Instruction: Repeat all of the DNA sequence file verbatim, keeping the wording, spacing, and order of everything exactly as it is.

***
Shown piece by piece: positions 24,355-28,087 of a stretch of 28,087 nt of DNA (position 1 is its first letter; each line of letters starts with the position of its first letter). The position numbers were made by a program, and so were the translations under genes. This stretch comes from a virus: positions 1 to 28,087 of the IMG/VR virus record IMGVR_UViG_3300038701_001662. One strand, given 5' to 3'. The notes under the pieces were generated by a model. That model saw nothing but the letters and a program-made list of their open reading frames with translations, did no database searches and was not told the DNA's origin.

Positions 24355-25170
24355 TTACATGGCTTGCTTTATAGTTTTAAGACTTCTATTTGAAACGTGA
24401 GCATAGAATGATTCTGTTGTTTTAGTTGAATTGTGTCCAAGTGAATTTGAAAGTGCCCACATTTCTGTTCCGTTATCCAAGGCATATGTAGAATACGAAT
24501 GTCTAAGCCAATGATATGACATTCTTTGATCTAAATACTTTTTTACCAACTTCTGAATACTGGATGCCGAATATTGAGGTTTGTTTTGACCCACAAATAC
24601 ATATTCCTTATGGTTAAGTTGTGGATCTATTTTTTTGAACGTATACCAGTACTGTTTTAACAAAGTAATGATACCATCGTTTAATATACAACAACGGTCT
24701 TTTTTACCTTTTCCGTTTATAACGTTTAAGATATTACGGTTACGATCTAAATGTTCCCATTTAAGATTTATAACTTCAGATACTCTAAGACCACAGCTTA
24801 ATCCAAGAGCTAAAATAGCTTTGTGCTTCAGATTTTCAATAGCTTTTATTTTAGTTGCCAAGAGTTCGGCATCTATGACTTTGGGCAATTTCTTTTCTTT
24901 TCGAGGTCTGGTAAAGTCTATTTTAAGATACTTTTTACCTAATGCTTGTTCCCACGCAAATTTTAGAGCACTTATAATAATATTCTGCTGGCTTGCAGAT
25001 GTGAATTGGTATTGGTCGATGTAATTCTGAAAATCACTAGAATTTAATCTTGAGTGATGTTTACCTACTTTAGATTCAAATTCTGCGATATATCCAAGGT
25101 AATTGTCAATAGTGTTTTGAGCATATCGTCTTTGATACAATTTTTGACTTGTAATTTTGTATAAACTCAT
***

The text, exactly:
Shown piece by piece: positions 24,355-28,087 of a stretch of 28,087 nt of DNA (position 1 is its first letter; each line of letters starts with the position of its first letter). The position numbers were made by a program, and so were the translations under genes. This stretch comes from a virus: positions 1 to 28,087 of the IMG/VR virus record IMGVR_UViG_3300038701_001662. One strand, given 5' to 3'. The notes under the pieces were generated by a model. That model saw nothing but the letters and a program-made list of their open reading frames with translations, did no database searches and was not told the DNA's origin.

Positions 24355-25170
24355 TTACATGGCTTGCTTTATAGTTTTAAGACTTCTATTTGAAACGTGA
24401 GCATAGAATGATTCTGTTGTTTTAGTTGAATTGTGTCCAAGTGAATTTGAAAGTGCCCACATTTCTGTTCCGTTATCCAAGGCATATGTAGAATACGAAT
24501 GTCTAAGCCAATGATATGACATTCTTTGATCTAAATACTTTTTTACCAACTTCTGAATACTGGATGCCGAATATTGAGGTTTGTTTTGACCCACAAATAC
24601 ATATTCCTTATGGTTAAGTTGTGGATCTATTTTTTTGAACGTATACCAGTACTGTTTTAACAAAGTAATGATACCATCGTTTAATATACAACAACGGTCT
24701 TTTTTACCTTTTCCGTTTATAACGTTTAAGATATTACGGTTACGATCTAAATGTTCCCATTTAAGATTTATAACTTCAGATACTCTAAGACCACAGCTTA
24801 ATCCAAGAGCTAAAATAGCTTTGTGCTTCAGATTTTCAATAGCTTTTATTTTAGTTGCCAAGAGTTCGGCATCTATGACTTTGGGCAATTTCTTTTCTTT
24901 TCGAGGTCTGGTAAAGTCTATTTTAAGATACTTTTTACCTAATGCTTGTTCCCACGCAAATTTTAGAGCACTTATAATAATATTCTGCTGGCTTGCAGAT
25001 GTGAATTGGTATTGGTCGATGTAATTCTGAAAATCACTAGAATTTAATCTTGAGTGATGTTTACCTACTTTAGATTCAAATTCTGCGATATATCCAAGGT
25101 AATTGTCAATAGTGTTTTGAGCATATCGTCTTTGATACAATTTTTGACTTGTAATTTTGTATAAACTCAT